‘There are innumerable vessels of various sizes upon the [Southampton] water; and to those that delight in water-scenes, this is certainly the prettiest place I ever saw in my life’. from Corbett’s Rural Rides.
Plate 59. Cobbett’s View of Netley Abbey.
‘… through a not less beautiful [West}wood, to find a little dell, surrounded by lofty woods, the venerable ruin of Netley Abbey,’ from Cobbett’s Rural Rides.
Plate 60. A page from William Cobbett’s ‘Rural Rides’
From the viewpoint our journey back continues, heading north, down the Mound from the viewpoint and through Bluebell Wood and back up to the high ground of Mount McKenzie. Before descending from Mt McKenzie, pause a few moments to appreciate the view across Woolston Road, the railway, embankment and bridge. Beyond Abbey Fruit Farm, the mineral extraction and infill site is the Weston Greenway, with Netley Common on the horizon.
Plate 61. The view north from Mount McKenzie.
Making our way down the slope to Keepers Bottom and another look at the mediaeval conduits and Tickleford Pond.
Plate 61. The Keepers Bottom Dip
Netley Abbey was founded in 1239 by Henry III, for the Cistercians of Beaulieu. The Abbey builders also constructed huge dykes, technically known as conduits to convey the water into the fish ponds, moats and rene dortier, an early system for flushing the toilets. Remains of the conduits are to be seen in Westwood and maps show them originally north of the road and railway embankment. With ditches feeding Tuckford Pond, now known as Tickleford Pond, but let the Rev. Doctor Edmund Kell tell it in his own words. Taken from:- Edmund Kell, 1863, Collectanea Archaeolgic of the British Archaeological Association. Volume II, Part I pp 65-92. ‘Netley Abbey with an account of recent excavations and Discoveries. In the local study centre, Central Library, Southampton.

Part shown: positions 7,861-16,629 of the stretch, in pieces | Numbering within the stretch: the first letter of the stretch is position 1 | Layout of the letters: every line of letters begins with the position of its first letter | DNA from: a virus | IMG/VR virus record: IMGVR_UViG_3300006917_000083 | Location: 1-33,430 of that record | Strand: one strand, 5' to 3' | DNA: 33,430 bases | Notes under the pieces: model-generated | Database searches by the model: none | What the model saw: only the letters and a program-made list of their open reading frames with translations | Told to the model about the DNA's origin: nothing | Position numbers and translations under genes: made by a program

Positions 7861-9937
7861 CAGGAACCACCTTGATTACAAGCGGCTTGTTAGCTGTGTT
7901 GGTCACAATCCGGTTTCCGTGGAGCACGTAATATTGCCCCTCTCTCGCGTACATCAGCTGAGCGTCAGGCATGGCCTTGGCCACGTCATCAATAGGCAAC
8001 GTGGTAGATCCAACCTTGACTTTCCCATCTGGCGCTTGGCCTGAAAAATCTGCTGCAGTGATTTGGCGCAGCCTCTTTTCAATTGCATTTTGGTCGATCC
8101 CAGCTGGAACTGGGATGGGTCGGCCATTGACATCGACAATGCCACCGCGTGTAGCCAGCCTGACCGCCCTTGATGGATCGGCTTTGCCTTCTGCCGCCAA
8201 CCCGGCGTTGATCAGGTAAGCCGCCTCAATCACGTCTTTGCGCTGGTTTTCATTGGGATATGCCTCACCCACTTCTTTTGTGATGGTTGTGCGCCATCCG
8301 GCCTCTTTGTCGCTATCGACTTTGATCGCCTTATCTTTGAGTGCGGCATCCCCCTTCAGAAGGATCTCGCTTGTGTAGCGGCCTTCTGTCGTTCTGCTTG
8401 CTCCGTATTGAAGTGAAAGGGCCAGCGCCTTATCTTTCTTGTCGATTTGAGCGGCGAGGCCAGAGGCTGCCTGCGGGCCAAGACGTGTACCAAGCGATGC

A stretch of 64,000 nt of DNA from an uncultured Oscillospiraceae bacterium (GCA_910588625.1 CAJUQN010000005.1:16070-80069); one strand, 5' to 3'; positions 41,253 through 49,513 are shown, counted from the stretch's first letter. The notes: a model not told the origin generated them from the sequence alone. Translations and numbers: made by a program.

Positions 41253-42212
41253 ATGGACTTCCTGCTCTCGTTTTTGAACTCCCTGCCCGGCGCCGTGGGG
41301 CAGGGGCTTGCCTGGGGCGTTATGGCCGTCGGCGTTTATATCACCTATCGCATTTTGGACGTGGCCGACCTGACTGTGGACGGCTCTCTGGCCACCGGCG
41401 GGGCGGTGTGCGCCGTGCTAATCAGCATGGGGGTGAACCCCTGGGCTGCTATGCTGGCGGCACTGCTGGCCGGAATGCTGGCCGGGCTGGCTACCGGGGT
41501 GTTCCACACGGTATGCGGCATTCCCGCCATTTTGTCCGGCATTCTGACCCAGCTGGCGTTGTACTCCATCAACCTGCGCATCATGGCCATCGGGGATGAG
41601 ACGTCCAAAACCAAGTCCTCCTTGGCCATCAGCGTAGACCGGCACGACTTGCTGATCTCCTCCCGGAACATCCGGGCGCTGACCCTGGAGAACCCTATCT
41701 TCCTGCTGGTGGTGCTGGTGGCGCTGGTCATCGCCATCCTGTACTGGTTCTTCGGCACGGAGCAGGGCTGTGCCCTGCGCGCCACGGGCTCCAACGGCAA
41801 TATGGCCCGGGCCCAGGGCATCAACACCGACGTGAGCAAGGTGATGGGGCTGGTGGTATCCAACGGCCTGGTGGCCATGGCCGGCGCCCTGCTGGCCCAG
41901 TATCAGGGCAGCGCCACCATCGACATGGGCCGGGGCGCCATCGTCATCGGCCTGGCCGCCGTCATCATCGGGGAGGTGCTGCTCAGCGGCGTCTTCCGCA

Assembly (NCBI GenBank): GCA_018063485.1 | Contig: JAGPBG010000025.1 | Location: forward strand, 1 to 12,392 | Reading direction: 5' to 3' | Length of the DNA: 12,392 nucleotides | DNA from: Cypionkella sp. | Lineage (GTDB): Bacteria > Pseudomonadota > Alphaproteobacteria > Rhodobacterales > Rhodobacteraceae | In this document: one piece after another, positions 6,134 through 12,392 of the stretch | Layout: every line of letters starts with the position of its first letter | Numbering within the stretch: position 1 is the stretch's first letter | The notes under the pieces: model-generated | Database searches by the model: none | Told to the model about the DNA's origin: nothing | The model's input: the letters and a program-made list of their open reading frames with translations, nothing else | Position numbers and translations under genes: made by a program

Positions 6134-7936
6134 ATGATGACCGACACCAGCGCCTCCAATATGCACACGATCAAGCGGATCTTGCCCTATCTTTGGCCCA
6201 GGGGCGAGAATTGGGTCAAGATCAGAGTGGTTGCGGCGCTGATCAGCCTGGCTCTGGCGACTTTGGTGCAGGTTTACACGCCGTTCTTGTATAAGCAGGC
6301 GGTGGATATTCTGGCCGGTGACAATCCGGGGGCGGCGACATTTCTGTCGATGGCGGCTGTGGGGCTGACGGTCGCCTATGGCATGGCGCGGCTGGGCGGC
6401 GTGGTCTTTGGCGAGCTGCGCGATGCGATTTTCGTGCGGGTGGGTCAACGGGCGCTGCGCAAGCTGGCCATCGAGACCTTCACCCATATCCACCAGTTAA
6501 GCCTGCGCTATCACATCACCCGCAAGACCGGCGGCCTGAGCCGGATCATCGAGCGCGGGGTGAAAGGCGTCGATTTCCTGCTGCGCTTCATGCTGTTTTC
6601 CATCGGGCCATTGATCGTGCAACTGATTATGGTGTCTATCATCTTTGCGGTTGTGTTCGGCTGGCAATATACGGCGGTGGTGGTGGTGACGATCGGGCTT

“In the design of the abbey and services, the monks had adopted the most approved mode of raising fish at Netley by the use of three ponds; the first for spawning, the second for nursing, the third (for convenience nearest the abbey) for the main pond for immediate supply.
It should be noticed that excellent provisions were made for supplying these ponds with water by dykes from a reservoir of more than eight acres, nearly half a mile to the east, called Tuckford Pond (j). The dykes were cut from the south-east angle of this sheet of water, one dyke supplying the upper pond and the other dyke the middle pond, which crossed in its more winding course the moat from the south side of the upper pond. The lower pond opened into the drain which passed through the garderobe, buttery etc.